Buckeyes come back to pull out victory in double overtime … Dormant offense comes alive in fourth quarter and extra sessions … Ohio State should be part of College Football Playoffs
COLUMBUS — Every square inch of the Ohio Stadium field was covered afterward with jubilant players and fans. Somewhere, in the midst of that sea of humanity, was coach Urban Meyer, so emotionally exhausted and overcome with joy that he slumped to the turf and had to be helped up to keep from being trampled.
The marching band played, and the masses belted out “Carmen Ohio” in unison. Never has the Ohio State alma mater been sung with such fervor.
In a four-hour, drama-filled game that lived up to the hype and will rank among the greatest in the storied rivalry of Ohio State-Michigan, the No. 2 Buckeyes pulled off an improbable, 30-27 victory in double overtime before a stadium-record crowd of 110,045 Saturday.
Put J.T. Barrett in the pantheon of all-time best Ohio State quarterbacks after he improved to 3-0 in the rivalry, joining Troy Smith, Terrelle Pryor and Tippy Dye as the only players to pull off that feat.
And if he didn’t already have a spot among the top college football coaches in history, reserve a place for Meyer. He made one of the gutsiest calls ever in gambling on fourth-and-1 from the 16-yard line in the second OT while trailing by three. And Barrett picked up the first down by the slimmest of margins (a replay review was necessary, which no doubt meant pulse rates were spiking).
One play later, Curtis Samuel ran for the decisive TD to complete the comeback and almost assuredly propel the 11-1 Buckeyes to the College Football Playoffs.
They’ve made a convincing case for themselves with wins over three top-10 teams — Michigan, Wisconsin and Oklahoma — and perhaps another Top-25 pelt if 9-3 Nebraska stays in the ratings. Even without a league title, that ought to be enough to put them among the top four teams in the nation.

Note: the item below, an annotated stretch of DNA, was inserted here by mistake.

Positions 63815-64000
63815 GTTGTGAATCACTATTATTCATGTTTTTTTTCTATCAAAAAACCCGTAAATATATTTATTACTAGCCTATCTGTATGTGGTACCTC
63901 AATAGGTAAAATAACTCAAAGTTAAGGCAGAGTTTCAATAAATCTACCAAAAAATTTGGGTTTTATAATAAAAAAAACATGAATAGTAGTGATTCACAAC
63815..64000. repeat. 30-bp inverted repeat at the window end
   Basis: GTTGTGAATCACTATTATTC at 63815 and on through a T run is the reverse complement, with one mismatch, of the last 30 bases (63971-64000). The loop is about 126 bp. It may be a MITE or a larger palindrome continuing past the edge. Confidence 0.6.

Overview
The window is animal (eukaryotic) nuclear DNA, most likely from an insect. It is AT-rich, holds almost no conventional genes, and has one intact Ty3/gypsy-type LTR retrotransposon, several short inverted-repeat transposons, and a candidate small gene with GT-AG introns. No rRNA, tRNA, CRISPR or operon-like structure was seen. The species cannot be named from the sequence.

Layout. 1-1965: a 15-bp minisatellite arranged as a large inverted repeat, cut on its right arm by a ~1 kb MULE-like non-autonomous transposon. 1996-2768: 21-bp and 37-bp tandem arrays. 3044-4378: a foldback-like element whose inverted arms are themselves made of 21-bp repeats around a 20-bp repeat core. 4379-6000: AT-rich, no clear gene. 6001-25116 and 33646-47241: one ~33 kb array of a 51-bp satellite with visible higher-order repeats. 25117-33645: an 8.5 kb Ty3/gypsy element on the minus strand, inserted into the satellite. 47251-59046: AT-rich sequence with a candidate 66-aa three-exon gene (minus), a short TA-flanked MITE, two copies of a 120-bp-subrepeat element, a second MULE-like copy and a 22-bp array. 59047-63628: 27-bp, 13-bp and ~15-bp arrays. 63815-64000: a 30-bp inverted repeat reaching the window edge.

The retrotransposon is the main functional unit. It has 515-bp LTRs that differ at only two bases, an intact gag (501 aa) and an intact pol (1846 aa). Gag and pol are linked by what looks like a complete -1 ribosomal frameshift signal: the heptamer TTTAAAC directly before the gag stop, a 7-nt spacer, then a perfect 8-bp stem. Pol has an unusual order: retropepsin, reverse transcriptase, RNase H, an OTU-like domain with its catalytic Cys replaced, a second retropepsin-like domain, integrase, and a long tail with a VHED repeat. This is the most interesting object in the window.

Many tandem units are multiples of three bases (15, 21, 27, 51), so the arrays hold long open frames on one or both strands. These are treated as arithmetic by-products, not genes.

A lot can happen in the next week. While conference championships are going on, the Buckeyes will be sitting at home. And sometimes in that process, it’s out of sight, out of mind.
But I’ve been impressed with the selection committee’s batting average for picking worthy national semifinalists, and I don’t see any conceivable rationale for keeping the Buckeyes out.
Even third-ranked Michigan probably will be rated ahead of No. 6 Wisconsin and No. 7 Penn State in Tuesday’s poll and stay there even after those two play for Big Ten title Saturday.
The 10-2 Wolverines, though, have to be stinging after letting that one get away. For nearly three quarters, they were a vastly superior team.
Ohio State kicker Tyler Durbin — poor Tyler Durbin — seemed destined for a place in infamy after missing a 20-yard field goal with 7:01 left in regulation that would have tied the game. He also missed a 37-yarder on the opening possession that appeared as if it would be costly.
But the Buckeyes got a quick stop and motored down the field again. An offense that seemed so overmatched suddenly imposed its will on the No. 1-ranked defense in the nation.
Given a reprieve, Durbin connected from 23 yards with one second left to force OT. And the Wolverines should have known they were in trouble.
Ohio State is 5-0 when forced into extra sessions under Meyer. And Barrett’s mastery in the red zone makes him the perfect OT quarterback.
The Wolverine defense owned the line of scrimmage for most of the day, and the offense did just enough behind QB Wilton Speight to build a 17-7 lead late in the third quarter. Given how anemic the Buckeye offense had been, that 10-point cushion seemed perfectly safe.